As the late Justice Scalia was fond of pointing out, the views of individual lawmakers in the midst of debate are not themselves the law we must interpret. Neither are the votes taken in a deliberative body rightly viewed as votes on anyone’s interpretation of the text under discussion. The text that they passed, not what they said about what they passed, is the law.
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The framers deliberately designed a strong presidency with the power to wage war with energy, secrecy, and dispatch. Impeachment, in turn, was designed to be a formidable congressional check on the formidable powers of the president—power counteracting power, ambition checking ambition.
The framers deliberately gave the president independence, unity, and vast powers. This is only a problem if the office is badly filled.
The framers of the Constitution designed the elector system to balance the need for the people to have a voice and the desire to have a refined, informed body actually choose the president in order to avoid the election of a demagogue or charlatan.
The American Founders created a careful system to prevent the election of the power-hungry. Progressive-led changes to the electoral process in the twentieth century, however, make it all too easy for ambitious demagogues to seize control—as first Obama did, and now Trump is doing to far worse ends.
228 years ago today, the Framers at the Constitutional Convention decided the power to declare war would be reserved to Congress, and the power to conduct war and make peace would be reserved to the president. Presidents and congresses have not always followed the Constitution in matters of war, but that doesn’t mean the Constitution has changed.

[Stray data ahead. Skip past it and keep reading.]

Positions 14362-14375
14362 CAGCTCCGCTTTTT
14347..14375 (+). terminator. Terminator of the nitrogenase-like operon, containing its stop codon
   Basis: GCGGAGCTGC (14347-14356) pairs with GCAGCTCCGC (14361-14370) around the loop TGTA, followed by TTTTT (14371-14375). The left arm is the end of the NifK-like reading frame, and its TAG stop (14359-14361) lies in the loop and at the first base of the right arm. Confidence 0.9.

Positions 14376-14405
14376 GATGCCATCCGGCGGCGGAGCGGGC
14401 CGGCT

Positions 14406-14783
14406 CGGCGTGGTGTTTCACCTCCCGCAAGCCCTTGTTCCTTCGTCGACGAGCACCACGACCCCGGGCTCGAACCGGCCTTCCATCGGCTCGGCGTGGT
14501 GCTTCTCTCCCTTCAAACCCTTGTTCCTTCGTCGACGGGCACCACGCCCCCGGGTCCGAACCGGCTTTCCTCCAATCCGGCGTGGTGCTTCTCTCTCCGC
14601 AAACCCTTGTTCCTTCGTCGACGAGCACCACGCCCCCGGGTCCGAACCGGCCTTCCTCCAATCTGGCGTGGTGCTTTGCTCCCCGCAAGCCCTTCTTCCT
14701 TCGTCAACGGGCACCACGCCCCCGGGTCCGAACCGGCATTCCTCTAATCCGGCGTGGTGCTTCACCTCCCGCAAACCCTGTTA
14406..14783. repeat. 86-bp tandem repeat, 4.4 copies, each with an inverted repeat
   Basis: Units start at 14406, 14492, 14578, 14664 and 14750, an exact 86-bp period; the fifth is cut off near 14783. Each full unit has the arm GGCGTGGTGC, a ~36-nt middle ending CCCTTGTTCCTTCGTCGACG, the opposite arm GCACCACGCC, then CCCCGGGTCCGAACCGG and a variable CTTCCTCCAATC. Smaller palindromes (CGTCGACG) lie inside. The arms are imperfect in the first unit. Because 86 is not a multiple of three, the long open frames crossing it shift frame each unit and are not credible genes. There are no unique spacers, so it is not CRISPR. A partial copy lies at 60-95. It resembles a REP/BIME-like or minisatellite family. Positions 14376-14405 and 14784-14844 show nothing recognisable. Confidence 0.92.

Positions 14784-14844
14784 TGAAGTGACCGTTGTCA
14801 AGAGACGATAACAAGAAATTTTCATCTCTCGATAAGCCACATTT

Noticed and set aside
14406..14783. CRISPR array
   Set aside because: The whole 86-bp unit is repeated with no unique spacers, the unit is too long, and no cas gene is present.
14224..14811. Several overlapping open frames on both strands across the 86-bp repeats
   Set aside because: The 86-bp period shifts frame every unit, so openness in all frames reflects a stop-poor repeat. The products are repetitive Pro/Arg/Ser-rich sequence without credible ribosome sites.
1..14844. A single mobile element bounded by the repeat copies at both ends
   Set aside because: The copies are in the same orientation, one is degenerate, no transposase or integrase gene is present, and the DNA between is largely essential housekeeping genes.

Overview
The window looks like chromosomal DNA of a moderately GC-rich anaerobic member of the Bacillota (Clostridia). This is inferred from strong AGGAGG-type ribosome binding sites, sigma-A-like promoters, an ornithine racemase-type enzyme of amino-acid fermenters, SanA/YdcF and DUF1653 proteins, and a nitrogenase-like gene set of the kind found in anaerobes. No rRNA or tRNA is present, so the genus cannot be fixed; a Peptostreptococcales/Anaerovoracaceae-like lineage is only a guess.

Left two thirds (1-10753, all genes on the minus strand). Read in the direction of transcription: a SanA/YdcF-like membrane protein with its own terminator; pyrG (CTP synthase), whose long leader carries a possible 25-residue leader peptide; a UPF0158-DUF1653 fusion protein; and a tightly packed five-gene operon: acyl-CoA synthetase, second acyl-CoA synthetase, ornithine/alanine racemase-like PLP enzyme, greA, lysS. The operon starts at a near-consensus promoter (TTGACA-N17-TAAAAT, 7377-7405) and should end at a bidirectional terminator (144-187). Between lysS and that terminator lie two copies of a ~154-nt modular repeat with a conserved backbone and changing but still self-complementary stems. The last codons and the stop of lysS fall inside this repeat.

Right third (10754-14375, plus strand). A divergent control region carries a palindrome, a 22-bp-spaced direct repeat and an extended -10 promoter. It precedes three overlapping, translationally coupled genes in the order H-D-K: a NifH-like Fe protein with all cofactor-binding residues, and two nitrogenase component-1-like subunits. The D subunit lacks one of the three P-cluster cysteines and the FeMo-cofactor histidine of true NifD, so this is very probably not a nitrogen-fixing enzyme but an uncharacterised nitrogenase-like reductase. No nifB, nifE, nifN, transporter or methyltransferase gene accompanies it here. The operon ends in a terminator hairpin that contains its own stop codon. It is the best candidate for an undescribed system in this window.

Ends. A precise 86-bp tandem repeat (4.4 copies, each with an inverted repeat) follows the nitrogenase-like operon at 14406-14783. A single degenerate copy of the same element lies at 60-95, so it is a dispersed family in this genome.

As Americans consider foreign policy and national security issues during a presidential campaign, a refresher on our nation’s first principles provides guidance for assessing current problems and contending views. The first of a two-part series.
President Obama’s recent quips about “judicial activism” do not amount to arguments. They are shallow sloganeering.
Judging from the media’s response to Rick Perry’s Galileo reference in the Reagan debate, our discourse is still governed by the modern view that science and religion can only clash.
Monday's Presidential Forum broke new ground.
Presidential candidates in the 2012 election must be prepared to protect the interests of parents and children nationwide by rolling back the progressive education agenda and returning to the states their constitutional power to make decisions about education.
A groundbreaking study of America’s first great political debate under our Constitution provides indispensable political education and guidance for our polarized and confused politics today.
President Obama’s “authorization” request is designed to curtail existing legal authority to wage war on ISIL and to handcuff future presidents in the exercise of their constitutional authority as commander in chief.
Under the Constitution, the Constitution prevails over international law. The Authorization for Use of Military Force (AUMF), signed into law ten years ago this week, prescribed no time limitation or geographical limitation. It was, potentially, a world war of unlimited duration. And yet, our involvement in Libya is unconstitutional.